1. How to I neutralize the smell of (VERY) spoiled milk
  2. How do I make slightly sour milk palatable again?

These 2 questions were asked recently. IMO, the answer should be "Don't do such things! Just throw it and buy a new one. These habits are unhealthy and unhygenic". The OPs are "apparently" seeking "some chemical methods" which makes the questions apparently chemistry related. But, I don't think these are full-fledged chemistry questions. Even if it is a chemistry question, it might get closed as the questions are kind of "opinion-based" (as OPs are seeking advice, thus the answers will vary according to the answerer's opinions), ultimately making them off-topic.

Now, the tags , and can be appropriate for above questions but the on-topic questions of these tags here starts with "Why...?" or "What causes ...?" because the OPs are seeking for a scientific explanation on something (good examples: here and here).

So, are the said questions on-topic? If yes, why? Is cooking.SE appropriate for that?

  • 4
    $\begingroup$ I also believe these questions should be considered off-topic as they are related to personal health. And as you said, Cooking SE would be a better platform to know if your milk is "edible" and if any remedies are present. On the other hand the question you mentioned later should be considered on-topic as they are related to the chemistry behind "food" and can be categories under food chemistry. $\endgroup$ Apr 20 at 10:35
  • $\begingroup$ @NisargBhavsar Neither question is asking about whether milk is still edible. I think personal medical question is not the best close reason. It is off-topic, I think that is all there is to it. $\endgroup$
    – orthocresol Mod
    Apr 21 at 15:24
  • 1
    $\begingroup$ Maybe a new close reason would be useful: "Questions on everyday phenomena must explicitly ask about the chemical principles behind such occurrences, and must not simply be focused on finding a solution to a problem." or something similar. $\endgroup$
    – orthocresol Mod
    Apr 21 at 15:28
  • $\begingroup$ @orthocresol Yes that would be actually the best option for such questions. $\endgroup$ Apr 21 at 16:18
  • 1
    $\begingroup$ For what it's worth, the second question has been edited, and I think it's on-topic now. $\endgroup$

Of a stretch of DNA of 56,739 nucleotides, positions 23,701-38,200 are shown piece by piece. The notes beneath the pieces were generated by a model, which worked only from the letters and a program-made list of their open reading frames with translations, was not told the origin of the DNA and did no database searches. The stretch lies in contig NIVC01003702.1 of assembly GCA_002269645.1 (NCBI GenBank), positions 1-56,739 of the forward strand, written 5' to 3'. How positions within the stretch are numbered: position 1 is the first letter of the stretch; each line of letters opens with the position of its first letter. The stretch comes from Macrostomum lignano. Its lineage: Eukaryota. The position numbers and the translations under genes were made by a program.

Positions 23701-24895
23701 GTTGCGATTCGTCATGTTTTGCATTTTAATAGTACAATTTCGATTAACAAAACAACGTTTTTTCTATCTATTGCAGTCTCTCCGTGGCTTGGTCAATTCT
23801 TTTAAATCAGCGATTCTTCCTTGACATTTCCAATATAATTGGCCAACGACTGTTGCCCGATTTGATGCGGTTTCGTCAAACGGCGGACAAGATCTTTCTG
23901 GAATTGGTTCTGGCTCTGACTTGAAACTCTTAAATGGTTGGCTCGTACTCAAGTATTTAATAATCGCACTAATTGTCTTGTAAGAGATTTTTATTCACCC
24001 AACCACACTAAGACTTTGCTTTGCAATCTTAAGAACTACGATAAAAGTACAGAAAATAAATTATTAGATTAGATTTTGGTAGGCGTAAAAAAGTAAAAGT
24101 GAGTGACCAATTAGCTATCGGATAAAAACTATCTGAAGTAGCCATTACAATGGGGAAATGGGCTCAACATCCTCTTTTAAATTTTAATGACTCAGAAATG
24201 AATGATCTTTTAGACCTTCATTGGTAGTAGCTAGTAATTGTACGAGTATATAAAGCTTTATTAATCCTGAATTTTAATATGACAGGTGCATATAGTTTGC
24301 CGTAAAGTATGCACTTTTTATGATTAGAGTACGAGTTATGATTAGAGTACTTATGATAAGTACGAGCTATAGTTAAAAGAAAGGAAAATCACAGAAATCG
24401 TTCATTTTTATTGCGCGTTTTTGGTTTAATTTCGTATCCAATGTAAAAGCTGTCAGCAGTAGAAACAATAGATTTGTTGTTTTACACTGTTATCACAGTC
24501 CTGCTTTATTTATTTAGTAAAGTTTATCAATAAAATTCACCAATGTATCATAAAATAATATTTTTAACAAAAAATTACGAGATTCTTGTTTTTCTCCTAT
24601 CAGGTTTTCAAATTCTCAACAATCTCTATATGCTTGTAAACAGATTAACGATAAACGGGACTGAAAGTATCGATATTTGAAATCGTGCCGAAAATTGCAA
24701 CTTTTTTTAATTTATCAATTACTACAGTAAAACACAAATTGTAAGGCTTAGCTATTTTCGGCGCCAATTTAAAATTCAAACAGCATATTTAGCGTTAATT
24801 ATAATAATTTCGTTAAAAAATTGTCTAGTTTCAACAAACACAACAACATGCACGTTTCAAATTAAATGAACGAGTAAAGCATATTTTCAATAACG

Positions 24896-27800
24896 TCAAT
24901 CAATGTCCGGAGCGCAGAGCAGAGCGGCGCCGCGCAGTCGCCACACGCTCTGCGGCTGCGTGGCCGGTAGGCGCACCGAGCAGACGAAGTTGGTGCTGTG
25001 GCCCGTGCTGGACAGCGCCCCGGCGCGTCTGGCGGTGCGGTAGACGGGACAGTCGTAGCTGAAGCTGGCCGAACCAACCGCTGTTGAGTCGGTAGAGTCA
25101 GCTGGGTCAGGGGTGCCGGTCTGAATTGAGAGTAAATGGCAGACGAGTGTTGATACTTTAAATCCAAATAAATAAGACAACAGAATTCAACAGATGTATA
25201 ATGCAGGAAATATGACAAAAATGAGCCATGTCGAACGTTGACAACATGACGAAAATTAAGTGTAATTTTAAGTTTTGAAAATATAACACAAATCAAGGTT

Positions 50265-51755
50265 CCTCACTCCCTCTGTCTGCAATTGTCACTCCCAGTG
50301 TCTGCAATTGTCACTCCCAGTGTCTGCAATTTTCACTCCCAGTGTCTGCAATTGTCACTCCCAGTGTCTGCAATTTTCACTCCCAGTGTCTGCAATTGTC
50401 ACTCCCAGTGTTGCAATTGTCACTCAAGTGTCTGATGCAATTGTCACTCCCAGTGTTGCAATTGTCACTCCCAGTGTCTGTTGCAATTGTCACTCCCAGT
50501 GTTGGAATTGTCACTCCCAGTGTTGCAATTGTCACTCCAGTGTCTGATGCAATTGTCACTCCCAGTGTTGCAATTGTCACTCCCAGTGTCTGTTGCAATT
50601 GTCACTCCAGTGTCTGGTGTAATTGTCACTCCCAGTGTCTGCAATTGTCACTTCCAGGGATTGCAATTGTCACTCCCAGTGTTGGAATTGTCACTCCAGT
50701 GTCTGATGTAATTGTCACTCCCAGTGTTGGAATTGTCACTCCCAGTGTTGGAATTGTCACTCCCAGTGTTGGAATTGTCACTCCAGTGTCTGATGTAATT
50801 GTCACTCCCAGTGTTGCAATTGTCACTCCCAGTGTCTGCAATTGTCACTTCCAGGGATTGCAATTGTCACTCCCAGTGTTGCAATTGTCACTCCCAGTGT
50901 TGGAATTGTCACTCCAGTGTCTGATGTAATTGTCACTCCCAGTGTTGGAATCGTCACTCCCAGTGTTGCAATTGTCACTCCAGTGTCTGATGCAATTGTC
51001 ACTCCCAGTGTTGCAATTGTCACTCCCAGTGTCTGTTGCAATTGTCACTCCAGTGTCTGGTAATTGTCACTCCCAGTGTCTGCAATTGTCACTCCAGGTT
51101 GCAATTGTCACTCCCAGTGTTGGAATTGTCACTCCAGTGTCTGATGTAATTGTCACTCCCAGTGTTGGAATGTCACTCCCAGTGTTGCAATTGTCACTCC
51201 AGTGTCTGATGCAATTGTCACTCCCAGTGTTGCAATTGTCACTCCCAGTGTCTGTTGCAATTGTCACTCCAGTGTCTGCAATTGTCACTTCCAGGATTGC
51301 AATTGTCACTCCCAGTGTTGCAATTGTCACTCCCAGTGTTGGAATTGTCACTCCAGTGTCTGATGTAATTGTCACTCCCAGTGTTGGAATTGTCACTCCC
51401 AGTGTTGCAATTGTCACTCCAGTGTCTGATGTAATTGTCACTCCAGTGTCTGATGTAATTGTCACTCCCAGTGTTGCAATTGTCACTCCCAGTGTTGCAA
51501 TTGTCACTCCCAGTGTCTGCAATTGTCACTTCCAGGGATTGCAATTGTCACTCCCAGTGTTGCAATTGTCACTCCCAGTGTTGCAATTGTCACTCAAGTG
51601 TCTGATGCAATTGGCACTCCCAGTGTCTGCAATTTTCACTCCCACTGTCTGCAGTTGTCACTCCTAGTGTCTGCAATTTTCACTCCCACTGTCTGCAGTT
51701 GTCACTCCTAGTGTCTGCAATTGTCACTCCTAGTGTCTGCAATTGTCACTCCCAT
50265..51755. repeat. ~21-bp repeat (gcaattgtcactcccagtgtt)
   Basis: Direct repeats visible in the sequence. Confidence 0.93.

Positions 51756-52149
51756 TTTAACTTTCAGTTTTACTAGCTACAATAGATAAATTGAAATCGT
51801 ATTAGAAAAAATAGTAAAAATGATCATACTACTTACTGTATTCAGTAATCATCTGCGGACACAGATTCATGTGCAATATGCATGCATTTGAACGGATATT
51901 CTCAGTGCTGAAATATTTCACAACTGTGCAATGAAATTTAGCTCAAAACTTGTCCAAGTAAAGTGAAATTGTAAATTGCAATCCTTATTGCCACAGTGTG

– orthocresol Mod
    Apr 21 at 16:23
  • $\begingroup$ The 3rd Q from the same author What happens if you add pure food grade lactic acid to fresh pasteurized milk $\endgroup$
    – Poutnik
    Apr 30 at 15:04

The amount of "chemistry" involved in both of the questions is rather small. I can understand about people asking for a scientific explanation of a phenomenon, but in my opinion, questions like these are better suited at Lifehacks.SE. They aren't interested in the chemistry but rather how to achieve an aim.

For example: How do I get rid of sour milk smell from a plastic container seems to be on-topic there.

I don't consider "an acid reacts with a base" to be particularly insightful chemical knowledge, nor do I find that a particularly compelling reason why such questions should be on-topic here. If we were to field questions about literally any acid-base reaction then we would be here for ages.

  • 6
    $\begingroup$ (+1) And I would upvote 10 times, if I could, just for your last sentence! At least we are not asked why chemistry is depicted on television as involving colored water and dry ice in Erlenmeyer flasks. I hope it stays that way. $\endgroup$
    – Ed V
    Apr 20 at 16:30
  • $\begingroup$ But …, but …, we're still gonna be here for ages though, aren't we?! $\endgroup$ Apr 22 at 23:17
  • $\begingroup$ @EdV I don't want to burst bubbles, (because bubbles are great,) but we have a tag for that: chemistry-in-fiction. $\endgroup$ Apr 22 at 23:19
  • $\begingroup$ @Martin-マーチン A chemistry-in-fiction tag?! Oh, no! I don’t dare look at anything with that tag. I could only watch one episode of Breaking Bad because of that “mercury fulminate” rubbish. $\endgroup$
    – Ed V
    Apr 22 at 23:33
  • $\begingroup$ @EdV You need to develop better suspension of disbelief ;> $\endgroup$
    – Mithoron
    Apr 24 at 0:55
  • $\begingroup$ @Mithoron All the Star Trek series were hard enough: I loved the shows, except for cringing every time they mentioned deuterium, dilithium, trilithium, gold-pressed latinum, etc. I have no problem with fiction messing with physics, just not chemistry! ;-) $\endgroup$
    – Ed V
    Apr 24 at 2:17

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